One of the things I enjoy about history is getting to meet such interesting people. In researching Civil War journalism for a talk as part of Angelo State University’s Civil War Lecture Series this week, I first met Peter Wellington Alexander. I was drawn to him because modern historians have called him the Confederacy’s Ernie Pyle, one of my early writing influences.
Alexander wrote primarily for the ironically named Savannah Republican during the Civil War. A University of Georgia graduate with a degree in English, he became one of the most literate and respected of all Civil War reporters. He strove for the truth and was committed to improving the plight of the common soldier, thus earning him the Ernie Pyle sobriquet.
His newspaper dispatches stand the test of time, providing evocative detail of life and death on the battlefield and reflecting the ever changing fortunes of the Confederacy he covered. After the battle of First Bull Run, Alexander sent a telegram to his newspaper: “Glory to God in the highest!” he began, then dictated his story with the lead “A great battle has been fought and victory won!”
At Antietam after the bloodiest day in American history, Alexander wrote “There is a smell of death in the air, and the laboring surgeons are literally covered from head to foot with the blood of the sufferers.”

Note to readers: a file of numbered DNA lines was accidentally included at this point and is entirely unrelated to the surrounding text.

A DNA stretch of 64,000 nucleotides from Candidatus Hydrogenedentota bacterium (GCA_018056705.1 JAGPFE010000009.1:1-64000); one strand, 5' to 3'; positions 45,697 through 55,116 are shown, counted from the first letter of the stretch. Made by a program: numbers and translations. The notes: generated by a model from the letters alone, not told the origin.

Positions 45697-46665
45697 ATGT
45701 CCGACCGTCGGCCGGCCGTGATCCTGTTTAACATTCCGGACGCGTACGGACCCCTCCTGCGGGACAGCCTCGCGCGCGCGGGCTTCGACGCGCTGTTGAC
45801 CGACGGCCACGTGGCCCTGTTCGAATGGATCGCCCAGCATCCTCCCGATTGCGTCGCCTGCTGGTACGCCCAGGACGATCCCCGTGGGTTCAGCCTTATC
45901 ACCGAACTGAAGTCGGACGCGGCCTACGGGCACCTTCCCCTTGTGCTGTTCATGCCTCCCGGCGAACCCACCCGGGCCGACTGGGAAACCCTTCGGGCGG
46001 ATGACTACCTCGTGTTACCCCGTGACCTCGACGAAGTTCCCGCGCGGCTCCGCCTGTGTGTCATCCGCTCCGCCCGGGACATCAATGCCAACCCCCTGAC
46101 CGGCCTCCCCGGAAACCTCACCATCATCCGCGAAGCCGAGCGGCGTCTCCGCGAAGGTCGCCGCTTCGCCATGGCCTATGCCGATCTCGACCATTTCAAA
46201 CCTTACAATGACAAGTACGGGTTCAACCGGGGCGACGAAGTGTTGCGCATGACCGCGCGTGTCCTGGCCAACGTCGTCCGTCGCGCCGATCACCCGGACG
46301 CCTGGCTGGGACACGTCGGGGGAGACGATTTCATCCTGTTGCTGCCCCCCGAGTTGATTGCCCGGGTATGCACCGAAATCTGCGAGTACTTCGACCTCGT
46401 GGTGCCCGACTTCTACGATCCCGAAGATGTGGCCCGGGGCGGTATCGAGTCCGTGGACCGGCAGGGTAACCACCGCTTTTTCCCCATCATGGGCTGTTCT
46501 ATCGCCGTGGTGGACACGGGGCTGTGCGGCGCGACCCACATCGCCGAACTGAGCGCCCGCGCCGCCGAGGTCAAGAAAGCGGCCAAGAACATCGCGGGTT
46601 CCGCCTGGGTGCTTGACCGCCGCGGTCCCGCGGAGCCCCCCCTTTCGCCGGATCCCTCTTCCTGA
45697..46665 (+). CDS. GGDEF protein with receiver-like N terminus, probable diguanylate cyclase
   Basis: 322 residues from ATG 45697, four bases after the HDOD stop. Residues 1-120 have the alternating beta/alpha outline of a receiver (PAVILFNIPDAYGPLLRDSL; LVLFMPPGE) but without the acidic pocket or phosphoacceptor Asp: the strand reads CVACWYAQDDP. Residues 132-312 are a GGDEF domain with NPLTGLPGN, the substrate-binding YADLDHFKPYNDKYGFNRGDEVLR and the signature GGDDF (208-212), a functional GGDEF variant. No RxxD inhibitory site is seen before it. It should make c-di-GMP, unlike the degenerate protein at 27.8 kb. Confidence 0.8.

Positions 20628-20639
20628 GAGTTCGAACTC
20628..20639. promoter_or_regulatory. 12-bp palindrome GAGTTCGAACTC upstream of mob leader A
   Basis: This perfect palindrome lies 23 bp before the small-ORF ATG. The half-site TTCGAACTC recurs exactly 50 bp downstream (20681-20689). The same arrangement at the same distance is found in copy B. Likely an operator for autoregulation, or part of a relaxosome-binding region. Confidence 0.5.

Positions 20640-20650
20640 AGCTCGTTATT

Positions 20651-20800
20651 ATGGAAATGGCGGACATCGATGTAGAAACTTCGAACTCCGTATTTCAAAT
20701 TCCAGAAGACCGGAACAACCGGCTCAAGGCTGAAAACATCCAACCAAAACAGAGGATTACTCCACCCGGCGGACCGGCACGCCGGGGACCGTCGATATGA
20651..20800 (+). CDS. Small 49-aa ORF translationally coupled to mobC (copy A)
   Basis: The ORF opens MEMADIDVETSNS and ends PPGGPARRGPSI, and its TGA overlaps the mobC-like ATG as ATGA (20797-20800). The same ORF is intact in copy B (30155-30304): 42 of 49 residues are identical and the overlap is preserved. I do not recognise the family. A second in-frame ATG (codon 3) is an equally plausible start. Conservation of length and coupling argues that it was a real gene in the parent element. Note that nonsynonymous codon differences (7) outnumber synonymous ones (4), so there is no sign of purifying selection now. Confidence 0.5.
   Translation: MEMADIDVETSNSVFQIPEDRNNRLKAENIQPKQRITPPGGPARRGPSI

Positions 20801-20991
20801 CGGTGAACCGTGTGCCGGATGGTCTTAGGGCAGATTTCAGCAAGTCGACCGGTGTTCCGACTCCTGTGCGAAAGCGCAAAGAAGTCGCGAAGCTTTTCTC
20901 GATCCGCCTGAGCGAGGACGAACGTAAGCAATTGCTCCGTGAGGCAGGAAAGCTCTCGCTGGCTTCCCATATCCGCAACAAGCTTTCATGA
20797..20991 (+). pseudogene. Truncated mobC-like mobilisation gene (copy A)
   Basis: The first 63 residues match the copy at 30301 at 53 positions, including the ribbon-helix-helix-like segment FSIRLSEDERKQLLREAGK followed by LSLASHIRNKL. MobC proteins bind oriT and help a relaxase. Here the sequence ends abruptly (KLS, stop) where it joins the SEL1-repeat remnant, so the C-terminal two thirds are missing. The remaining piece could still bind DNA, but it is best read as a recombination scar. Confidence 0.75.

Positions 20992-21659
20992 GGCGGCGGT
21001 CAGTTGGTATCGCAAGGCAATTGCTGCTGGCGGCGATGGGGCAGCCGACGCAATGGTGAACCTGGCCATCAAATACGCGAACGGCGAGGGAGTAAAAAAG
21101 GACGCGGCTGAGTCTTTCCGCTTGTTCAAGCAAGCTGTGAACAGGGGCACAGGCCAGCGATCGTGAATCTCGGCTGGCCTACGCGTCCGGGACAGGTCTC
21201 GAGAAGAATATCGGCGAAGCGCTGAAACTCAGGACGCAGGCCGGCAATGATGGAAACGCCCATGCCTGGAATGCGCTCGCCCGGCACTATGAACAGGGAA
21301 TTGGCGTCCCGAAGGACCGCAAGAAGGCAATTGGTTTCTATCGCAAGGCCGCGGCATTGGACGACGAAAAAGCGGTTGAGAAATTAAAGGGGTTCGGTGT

After Antietam he wrote of the soldiers’ dire straits, initiating a campaign of public contributions to assist the boys in gray. “The Army has not had a mouthful of bread for four days, and no food of any kind except a little green corn picked up in the roadside for 36 hours. Many of them also are barefooted. I have seen scores of them today marching over the flinty turnpike with torn and blistered feet. They bear these hardships without murmuring. … Men may fight with clubs, with bows, with stones, with their hands, but they cannot fight and march without shoes.”
He was so beloved by the soldiers that when he was rumored to be reassigned to his newspaper’s office, soldiers in one Georgia regiment volunteered to give a dollar a man out of their $13 a month pay to keep him at the front.
Alexander was at the Battle of Gettysburg, providing the best Southern account of the pivotal battle. Alexander is distinctive in that his initial reports of the Pennsylvania encounter questioned Gen. Lee’s decisions and tactics on both the second and third days of the battle. His were the first such printed criticisms of Lee, whose actions at Gettysburg are still debated to this day.
After the war, Alexander remained in journalism but devoted much of his free time to collecting Civil War papers and accounts for posterity. His correspondence and documents make up major resources at both Columbia University and the University of Arkansas. I am attracted to his story because of both his journalistic excellence and commitment to preserving history.